SciDAC “Terascale Simulation of Turbulent
Combustion”


70% parallel efficiency on 4096 processors on
NERSC; 90% parallel efficiency on 5120
CrayXT3 processors; 75% parallel efficiency
on 1000 CrayX1E processors



Terascale computations => need scalar
optimization customized to architecture


CCS, NERSC consultants

S3D is a state
-
of
-
the
-
art DNS code developed with

13 years of BES sponsorship.

S3D scales up to 1000s of
processors… and beyond?


S3D performance improvements on Seaborg

Application Software Case Studies in FY05 for MICS (K. Roche)



8% improvement in performance by minimizing
conversion between dimensional and nondimensional
units for interfacing with Chemkin



interface to Mathematical Acceleration Subsystem
(MASS) library for exponential and logarithmic
functions resulted in 10% improvement. Another 5%
due to using vectorized exp function in VMASS


Tabulating Gibbs energy as a function of temperature
resulted in 8% savings


Remove excessive dynamic allocation calls resulted
in 12% savings.


Eliminate MPI derived data types for communicating
noncontiguous boundary data with neighbors


Using Xprofiler, IPM and working with David Skinner:

45% efficiency improvement

Outline

1.
DNS of turbulent combustion


challenges and opportunities


2.
Sandia S3D DNS capability


terascale simulations on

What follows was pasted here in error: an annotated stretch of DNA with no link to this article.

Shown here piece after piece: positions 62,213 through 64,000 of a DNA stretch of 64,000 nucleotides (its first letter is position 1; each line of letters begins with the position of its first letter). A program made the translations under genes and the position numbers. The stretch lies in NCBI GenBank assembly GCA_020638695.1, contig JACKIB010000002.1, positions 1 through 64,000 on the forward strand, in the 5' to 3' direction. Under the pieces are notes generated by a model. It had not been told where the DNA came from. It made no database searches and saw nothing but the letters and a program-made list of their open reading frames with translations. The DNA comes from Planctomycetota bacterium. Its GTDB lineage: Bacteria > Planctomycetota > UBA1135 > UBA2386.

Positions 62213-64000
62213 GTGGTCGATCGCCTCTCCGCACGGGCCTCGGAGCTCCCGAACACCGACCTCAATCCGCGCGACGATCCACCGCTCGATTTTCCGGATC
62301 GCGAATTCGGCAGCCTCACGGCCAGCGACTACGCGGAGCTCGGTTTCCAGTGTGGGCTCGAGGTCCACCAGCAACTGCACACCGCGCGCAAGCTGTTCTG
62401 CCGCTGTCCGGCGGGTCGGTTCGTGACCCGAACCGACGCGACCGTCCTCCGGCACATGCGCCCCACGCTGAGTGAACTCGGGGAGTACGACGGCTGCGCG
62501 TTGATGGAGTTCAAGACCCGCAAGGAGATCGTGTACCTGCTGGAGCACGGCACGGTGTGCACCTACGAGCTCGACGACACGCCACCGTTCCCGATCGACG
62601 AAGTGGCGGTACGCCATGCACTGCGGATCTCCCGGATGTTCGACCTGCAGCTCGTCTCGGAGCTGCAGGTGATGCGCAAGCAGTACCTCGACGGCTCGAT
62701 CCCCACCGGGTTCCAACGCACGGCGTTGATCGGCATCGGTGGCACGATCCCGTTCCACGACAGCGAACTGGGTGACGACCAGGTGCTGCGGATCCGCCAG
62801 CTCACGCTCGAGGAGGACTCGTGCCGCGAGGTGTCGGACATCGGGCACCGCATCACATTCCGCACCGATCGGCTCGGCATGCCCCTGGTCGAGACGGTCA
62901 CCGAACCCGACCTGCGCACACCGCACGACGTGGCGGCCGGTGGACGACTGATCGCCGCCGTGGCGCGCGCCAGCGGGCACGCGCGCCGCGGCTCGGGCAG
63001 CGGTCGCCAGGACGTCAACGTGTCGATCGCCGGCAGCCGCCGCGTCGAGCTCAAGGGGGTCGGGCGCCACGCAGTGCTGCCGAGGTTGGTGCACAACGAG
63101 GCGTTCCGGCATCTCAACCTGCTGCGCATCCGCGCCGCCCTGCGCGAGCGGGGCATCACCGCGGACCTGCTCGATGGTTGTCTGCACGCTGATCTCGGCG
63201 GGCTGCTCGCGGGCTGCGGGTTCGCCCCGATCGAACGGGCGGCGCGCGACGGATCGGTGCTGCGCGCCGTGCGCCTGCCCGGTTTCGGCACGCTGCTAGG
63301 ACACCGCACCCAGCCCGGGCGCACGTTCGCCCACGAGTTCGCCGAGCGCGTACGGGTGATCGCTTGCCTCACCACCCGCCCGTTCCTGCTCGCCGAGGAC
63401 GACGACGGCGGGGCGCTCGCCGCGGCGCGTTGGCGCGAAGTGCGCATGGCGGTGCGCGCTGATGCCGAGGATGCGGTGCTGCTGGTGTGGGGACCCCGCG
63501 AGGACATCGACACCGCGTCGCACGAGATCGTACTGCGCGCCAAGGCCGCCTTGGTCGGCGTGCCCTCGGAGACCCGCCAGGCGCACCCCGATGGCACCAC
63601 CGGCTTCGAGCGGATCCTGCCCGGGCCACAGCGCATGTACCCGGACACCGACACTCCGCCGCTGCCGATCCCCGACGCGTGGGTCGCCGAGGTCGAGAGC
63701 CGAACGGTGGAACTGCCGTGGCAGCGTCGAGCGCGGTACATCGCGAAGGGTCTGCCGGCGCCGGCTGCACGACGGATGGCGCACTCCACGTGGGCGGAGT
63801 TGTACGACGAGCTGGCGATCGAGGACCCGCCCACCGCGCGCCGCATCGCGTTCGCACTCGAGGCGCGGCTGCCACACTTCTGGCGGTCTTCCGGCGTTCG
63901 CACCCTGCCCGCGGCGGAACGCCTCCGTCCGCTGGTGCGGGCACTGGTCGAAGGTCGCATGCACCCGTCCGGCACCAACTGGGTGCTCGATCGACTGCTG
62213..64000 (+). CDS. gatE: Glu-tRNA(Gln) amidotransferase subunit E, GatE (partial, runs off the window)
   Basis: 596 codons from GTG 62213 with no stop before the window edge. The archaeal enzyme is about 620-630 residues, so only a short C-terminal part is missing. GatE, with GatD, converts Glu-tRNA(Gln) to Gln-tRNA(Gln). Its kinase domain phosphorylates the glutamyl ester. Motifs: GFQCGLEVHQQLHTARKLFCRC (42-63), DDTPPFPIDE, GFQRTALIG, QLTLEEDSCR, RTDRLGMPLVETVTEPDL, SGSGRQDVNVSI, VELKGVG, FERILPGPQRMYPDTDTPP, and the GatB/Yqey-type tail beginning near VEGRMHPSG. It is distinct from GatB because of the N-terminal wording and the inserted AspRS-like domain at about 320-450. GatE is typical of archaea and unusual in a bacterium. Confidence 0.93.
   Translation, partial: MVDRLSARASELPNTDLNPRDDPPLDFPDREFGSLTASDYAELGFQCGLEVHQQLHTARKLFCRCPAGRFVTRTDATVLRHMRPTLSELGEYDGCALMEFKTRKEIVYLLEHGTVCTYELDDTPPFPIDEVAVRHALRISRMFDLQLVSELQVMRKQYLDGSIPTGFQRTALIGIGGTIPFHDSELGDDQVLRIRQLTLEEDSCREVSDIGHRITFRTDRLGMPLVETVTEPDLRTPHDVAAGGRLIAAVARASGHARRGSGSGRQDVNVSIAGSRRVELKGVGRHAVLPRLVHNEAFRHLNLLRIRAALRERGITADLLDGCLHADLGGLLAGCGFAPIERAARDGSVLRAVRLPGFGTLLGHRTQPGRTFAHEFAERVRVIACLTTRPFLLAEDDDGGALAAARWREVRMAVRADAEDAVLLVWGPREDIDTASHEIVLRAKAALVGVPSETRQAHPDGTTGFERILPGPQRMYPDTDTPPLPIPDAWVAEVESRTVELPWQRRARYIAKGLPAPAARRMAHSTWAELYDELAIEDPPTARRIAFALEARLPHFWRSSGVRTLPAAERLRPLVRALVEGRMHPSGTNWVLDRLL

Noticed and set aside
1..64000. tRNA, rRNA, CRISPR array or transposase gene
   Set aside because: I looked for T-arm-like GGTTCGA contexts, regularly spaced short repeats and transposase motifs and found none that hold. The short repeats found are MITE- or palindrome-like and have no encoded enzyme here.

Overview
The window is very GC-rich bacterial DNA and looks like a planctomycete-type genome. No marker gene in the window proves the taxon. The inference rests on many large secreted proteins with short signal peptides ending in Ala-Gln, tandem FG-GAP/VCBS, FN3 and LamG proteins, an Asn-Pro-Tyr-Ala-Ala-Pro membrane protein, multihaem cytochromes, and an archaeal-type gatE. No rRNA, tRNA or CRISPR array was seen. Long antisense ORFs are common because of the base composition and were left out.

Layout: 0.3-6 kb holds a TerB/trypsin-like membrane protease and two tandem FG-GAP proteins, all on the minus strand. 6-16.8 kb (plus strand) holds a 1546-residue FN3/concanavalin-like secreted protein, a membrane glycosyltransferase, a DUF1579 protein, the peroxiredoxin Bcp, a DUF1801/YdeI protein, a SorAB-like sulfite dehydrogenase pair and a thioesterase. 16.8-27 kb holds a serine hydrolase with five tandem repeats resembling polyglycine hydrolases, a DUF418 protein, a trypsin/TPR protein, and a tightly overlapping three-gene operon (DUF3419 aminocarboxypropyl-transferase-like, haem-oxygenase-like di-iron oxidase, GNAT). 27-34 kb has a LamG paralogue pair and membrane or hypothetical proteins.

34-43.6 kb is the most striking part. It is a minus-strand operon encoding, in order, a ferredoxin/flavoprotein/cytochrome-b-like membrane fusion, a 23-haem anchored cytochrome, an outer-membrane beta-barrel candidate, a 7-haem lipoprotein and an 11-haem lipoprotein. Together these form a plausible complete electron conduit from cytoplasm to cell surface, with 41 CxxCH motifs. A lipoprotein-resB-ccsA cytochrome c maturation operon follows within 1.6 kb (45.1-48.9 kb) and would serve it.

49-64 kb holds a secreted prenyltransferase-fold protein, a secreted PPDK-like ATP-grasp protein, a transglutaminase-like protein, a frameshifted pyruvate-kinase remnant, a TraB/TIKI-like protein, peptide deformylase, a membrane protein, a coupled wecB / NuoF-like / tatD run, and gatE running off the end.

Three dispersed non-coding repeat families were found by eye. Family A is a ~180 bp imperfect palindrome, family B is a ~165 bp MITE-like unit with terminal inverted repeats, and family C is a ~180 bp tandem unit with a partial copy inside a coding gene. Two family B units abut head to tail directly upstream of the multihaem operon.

Office of Science platforms


3.
New combustion science to
advance predictive models:



3D simulations of turbulent jet
flames with detailed chemistry



Layering Large Eddy Simulation
and DNS approaches

Vorticity fields in DNS of a turbulent jet flame

(volume rendering by

Kwan
-
Liu Ma and Hiroshi Akiba)

FY05 INCITE award: Direct simulation of a 3D turbulent nonpremixed
CO/H2/air jet flame with detailed chemistry (350 million grids, 12 species)


Objectives:


Study fine
-
grained coupling between
turbulent mixing and finite
-
rate
chemical effects



Extinction
-
reignition dynamics



Mixing time scales



Reynolds number effect



Preferential diffusion



Flow unsteadiness


Test assumptions in subgrid mixing
and reaction models

Isoscalar surface of scalar dissipation rate (local mixing rate)

INCITE run test case (1/2 resolved)
350 million grid points, Re=5000

x

x

y

z

The effect of chemistry
-
turbulence interactions
in turbulent nonpremixed jet flames:

mixing of passive and reacting scalars

Evatt Hawkes, Ramanan Sankaran,

James Sutherland, and Jacqueline Chen

Computational Platforms: NERSC Seaborg, ORNL CCS Phoenix Cray
X1E, XT3 and PNNL MPP2

Description of runs

-

Temporally evolving non
-
premixed plane jet flames



A canonical flow with shear
-
driven turbulence


Heat release iso
-
contours

Mixing,

Reaction

Mixing,

Reaction

x

y


Large computing allocations are enabling new science runs


INCITE at NERSC, capability computing at NLCF ORNL, ERCAP at PNNL, NERSC


Detailed H
2
/CO chemistry (17 d.o.f., Li et al. 2005)


Parameters selected to maximize Re



Case A:



Re 6000


40 million grid points


480 processors on PNNL MPP2


~ 1 TB data



Case B:


Re 8000


100 million grid points


1728 processors on Seaborg


192/240 processors on ORNL CCS Cray X1/E


~ 2.5 TB data

DNS data
-
sets of turbulent nonpremixed
H
2
/CO flames (mixing, extinction/reignition)


INCITE calculation:


Currently running on Seaborg


Re 5000


350 million grid points


~4096 Seaborg processors


3 million hours total


~ 9TB raw data



Two additional calculations,
parametric study in Re


Re 2500, 150 million grid points


Re 10,000, 500 million grid points

Community data sets


New opportunities for numerical benchmarks


highly resolved LES and
DNS



TNF workshop (1996
-